*Thesaurus: insensitive, tactless, stupid, obtuse, inane, ridiculous, gross, blundering,  asinine, thoughtless, vulgar, obnoxious.

Reflections on the March



Why participate in a public march – what do you hope to accomplish? Isn’t it a waste of time – who in power cares? As I browsed the internet over the past couple of days these questions were occasionally asked. Historically, the answer is that well organized marches made a difference in the lives of people who had been denied the rights guaranteed them under our Constitution.

It is a way of making our voices heard that is guaranteed under our Constitution. I have traveled in Russia and Cuba and was struck by how afraid people are to speak about their governments, how afraid people are of the police in Russia. My daughter-in-law immigrated from Russia as an adult and speaks forcefully about how difficult it is living in fear of serious consequences when people are a disfavored cultural group or speak out in dissent, speak truth, posses banned books that may expand a person’s perspective. Actually she doesn’t speak about that as much as she speaks about how much better it is to live in the free world. I marched for these reasons because I have observed that our new president’s fragile ego and need for constant demonstrations of support make me fear that, even though he says no one respects the Constitution more than he does, his insecurities cause him to act in ways that aren’t consistent with who he believes he is. I have seen way too many good people do really bad things because of their unresolved insecurities. So I decided to march.

I think the strongest reason I marched was because of guilt that I didn’t march in my younger days. I have carried that guilt with me for way too many years, silently. I was silently angry about racial discrimination, and I was silently angry about gender discrimination. Maybe I didn’t have the courage to be angry out loud, in public. Age and politics have given me the courage to be more public in stating my thoughts when I believe that something is wrong, when people aren’t playing fair, when people are being hurt in ways that aren’t right or just.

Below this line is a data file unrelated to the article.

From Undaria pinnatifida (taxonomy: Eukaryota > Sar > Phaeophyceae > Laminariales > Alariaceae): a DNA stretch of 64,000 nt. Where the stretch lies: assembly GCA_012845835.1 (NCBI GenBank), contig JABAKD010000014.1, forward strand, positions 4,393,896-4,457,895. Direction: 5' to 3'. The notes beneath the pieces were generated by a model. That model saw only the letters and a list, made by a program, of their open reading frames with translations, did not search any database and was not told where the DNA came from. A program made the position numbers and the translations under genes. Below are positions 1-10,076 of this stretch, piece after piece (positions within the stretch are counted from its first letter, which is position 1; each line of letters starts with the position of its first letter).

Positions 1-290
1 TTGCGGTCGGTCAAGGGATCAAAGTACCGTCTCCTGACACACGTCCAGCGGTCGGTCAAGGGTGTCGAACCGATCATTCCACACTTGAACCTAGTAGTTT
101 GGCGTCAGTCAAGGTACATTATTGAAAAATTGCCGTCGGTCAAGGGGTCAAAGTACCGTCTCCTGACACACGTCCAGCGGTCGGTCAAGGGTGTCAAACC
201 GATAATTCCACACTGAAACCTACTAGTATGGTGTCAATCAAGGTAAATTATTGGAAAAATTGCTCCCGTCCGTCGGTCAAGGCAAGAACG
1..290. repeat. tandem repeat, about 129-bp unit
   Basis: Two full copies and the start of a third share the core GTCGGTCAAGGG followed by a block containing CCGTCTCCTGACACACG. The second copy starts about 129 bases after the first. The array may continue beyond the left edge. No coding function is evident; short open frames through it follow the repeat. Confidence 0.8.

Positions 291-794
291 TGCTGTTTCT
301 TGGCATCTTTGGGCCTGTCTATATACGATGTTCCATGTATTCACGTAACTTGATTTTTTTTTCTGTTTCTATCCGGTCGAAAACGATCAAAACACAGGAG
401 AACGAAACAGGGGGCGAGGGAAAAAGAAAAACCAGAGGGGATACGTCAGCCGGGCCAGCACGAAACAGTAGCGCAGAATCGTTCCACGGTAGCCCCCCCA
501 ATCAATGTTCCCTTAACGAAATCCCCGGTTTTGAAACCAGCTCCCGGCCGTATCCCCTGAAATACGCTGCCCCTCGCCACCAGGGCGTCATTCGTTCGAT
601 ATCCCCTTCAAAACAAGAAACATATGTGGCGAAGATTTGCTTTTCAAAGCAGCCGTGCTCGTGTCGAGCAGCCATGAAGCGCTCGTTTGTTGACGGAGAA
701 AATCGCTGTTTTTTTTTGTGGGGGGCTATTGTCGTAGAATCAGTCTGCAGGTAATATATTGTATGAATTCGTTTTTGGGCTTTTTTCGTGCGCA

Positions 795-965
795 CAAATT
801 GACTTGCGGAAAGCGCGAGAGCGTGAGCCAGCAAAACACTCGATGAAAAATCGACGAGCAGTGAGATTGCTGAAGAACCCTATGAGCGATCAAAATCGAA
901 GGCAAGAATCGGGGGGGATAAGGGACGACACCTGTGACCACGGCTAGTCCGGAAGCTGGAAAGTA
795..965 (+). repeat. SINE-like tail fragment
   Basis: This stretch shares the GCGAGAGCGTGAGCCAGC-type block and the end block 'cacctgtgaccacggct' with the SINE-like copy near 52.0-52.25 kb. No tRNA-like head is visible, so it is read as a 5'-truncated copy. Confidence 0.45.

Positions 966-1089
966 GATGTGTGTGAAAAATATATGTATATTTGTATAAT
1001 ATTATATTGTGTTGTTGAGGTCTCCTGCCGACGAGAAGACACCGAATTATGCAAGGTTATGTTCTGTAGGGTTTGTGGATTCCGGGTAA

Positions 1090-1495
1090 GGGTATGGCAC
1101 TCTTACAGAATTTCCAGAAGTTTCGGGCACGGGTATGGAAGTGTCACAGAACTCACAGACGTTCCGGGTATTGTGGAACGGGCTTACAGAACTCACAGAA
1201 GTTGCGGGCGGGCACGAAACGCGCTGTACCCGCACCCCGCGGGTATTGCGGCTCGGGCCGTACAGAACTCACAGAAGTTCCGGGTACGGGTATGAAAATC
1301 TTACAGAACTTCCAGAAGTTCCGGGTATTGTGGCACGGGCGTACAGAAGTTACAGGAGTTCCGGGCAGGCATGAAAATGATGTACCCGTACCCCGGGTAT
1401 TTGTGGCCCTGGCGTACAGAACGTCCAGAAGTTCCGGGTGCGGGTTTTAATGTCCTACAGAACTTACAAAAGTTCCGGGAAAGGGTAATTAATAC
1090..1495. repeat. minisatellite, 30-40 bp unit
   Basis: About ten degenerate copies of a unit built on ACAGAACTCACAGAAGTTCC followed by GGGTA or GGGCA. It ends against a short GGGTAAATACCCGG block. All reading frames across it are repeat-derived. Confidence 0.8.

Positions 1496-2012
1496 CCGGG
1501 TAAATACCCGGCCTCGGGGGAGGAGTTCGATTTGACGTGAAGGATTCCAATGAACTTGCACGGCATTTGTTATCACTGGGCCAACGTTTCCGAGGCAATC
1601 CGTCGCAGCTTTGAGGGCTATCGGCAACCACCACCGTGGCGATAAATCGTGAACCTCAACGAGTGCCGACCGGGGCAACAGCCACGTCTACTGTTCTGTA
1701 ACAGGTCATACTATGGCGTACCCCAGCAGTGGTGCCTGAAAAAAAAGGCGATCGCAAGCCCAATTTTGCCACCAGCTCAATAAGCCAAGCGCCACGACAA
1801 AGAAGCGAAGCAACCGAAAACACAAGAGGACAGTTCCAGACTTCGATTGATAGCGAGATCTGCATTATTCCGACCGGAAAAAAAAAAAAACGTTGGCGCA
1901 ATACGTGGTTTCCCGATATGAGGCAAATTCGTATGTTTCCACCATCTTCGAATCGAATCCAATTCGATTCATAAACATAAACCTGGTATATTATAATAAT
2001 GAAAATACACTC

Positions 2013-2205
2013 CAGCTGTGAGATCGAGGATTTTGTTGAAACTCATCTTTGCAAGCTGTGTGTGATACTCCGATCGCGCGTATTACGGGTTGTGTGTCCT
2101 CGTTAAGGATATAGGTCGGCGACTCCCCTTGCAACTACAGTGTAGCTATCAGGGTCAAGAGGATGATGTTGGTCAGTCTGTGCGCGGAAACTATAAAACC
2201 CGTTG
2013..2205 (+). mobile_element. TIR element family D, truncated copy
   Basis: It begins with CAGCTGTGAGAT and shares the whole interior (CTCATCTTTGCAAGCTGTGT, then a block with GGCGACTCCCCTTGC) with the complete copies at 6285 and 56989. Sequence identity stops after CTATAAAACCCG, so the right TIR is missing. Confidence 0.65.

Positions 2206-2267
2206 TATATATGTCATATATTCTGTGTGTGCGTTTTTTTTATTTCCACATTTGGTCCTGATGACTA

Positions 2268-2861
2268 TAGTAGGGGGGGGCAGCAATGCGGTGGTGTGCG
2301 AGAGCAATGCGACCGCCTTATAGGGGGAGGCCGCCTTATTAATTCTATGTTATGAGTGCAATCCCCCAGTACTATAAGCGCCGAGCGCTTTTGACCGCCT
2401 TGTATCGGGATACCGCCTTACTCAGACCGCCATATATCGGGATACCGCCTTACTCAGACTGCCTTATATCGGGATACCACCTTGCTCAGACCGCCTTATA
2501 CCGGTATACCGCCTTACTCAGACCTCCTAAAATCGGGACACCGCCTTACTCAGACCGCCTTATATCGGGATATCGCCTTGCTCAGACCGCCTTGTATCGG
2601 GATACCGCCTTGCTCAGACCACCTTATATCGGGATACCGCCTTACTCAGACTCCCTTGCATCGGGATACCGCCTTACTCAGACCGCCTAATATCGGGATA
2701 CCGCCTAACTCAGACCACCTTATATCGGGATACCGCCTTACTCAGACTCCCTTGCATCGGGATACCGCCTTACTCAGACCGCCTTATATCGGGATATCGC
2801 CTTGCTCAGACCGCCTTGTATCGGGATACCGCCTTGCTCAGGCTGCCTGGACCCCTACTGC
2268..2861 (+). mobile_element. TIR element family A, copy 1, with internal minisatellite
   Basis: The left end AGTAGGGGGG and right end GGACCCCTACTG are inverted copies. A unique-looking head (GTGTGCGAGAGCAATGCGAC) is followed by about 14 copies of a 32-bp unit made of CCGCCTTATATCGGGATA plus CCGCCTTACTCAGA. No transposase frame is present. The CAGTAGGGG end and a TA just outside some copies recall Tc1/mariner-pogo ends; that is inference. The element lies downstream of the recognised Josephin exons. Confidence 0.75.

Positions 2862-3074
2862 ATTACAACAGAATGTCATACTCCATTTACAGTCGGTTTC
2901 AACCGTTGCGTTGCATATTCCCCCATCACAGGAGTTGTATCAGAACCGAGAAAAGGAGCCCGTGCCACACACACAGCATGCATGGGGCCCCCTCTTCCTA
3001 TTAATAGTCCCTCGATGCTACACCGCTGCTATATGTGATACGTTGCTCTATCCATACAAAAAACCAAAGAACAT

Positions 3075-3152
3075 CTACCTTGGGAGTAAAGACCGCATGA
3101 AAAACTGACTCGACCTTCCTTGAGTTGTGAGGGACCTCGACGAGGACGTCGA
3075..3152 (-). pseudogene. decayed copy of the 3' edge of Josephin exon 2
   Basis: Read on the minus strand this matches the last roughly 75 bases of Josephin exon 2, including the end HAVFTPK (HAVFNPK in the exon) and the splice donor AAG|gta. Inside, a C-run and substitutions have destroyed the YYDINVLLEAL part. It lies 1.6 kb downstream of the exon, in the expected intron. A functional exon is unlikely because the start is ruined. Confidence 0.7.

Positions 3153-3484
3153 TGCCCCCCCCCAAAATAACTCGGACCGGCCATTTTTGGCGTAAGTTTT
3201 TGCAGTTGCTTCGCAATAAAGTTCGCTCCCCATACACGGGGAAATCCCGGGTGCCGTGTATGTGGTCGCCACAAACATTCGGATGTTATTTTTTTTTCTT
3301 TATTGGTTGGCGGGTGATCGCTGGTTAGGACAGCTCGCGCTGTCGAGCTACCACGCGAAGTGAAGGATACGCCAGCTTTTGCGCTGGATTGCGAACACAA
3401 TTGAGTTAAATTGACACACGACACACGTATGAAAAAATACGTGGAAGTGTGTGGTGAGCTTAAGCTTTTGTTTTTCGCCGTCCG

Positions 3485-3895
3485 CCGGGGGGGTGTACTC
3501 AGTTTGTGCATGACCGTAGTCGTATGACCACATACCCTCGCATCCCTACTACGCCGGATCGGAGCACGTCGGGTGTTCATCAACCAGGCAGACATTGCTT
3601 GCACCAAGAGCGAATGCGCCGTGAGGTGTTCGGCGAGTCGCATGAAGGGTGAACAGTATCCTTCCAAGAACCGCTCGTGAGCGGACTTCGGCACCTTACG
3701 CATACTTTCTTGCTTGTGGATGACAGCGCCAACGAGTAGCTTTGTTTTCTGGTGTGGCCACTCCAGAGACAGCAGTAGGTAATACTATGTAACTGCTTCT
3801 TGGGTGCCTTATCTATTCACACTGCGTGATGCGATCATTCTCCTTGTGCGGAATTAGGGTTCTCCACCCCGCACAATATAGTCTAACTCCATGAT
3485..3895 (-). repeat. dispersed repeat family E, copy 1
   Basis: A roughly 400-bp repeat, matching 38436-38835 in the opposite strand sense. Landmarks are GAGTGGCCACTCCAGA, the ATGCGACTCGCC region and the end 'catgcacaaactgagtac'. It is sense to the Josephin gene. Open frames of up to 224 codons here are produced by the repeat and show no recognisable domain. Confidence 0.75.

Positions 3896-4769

I didn’t think the sister march in Naples, Florida was going to be very big because this is a Republican strong-hold and Trump won Collier County. This is where a government official said that Occupy Wall Street demonstrators wouldn’t be tolerated here because this is where the 10% come to relax. None of us in the 90% disagreed. I was surprised when I found out that there was a march organized, and speculated that maybe a couple hundred would show up. It took courage for me to register, but I knew I wouldn’t be able to die with a clean political conscience if I didn’t do it. I had to pull up something greater than my “big girl panties.” I had to wear my “courageous girl panties.”

Here are my random observations and thoughts:

It wasn’t particularly well organized, or their organization hadn’t been publicized. They had kept the starting point of the march a secret. I soon realized that this march was much more spontaneous and grass-roots than nationally organized. How powerful it felt. All these people who didn’t know what was suppose to happen, making decisions and helping each other form a cohesive whole. The starting point ended up being 4 blocks away from where we were told to meet. We waited for a shuttle bus that never came. People around us were making decisions to walk east to the starting point, but JB and I decided to walk south to join up with the people who had already started (after all I didn’t expect there to be that many so they would all be gone by the time I reached the start). As we passed people walking to the meeting place, we told them the parade route and they joined with us – and we joined others at the next corner, and more at the next corner to join in the real march. Our little march to join the real march was attracting attention. Someone asked what we were marching for and received several different answers – one a little snarky.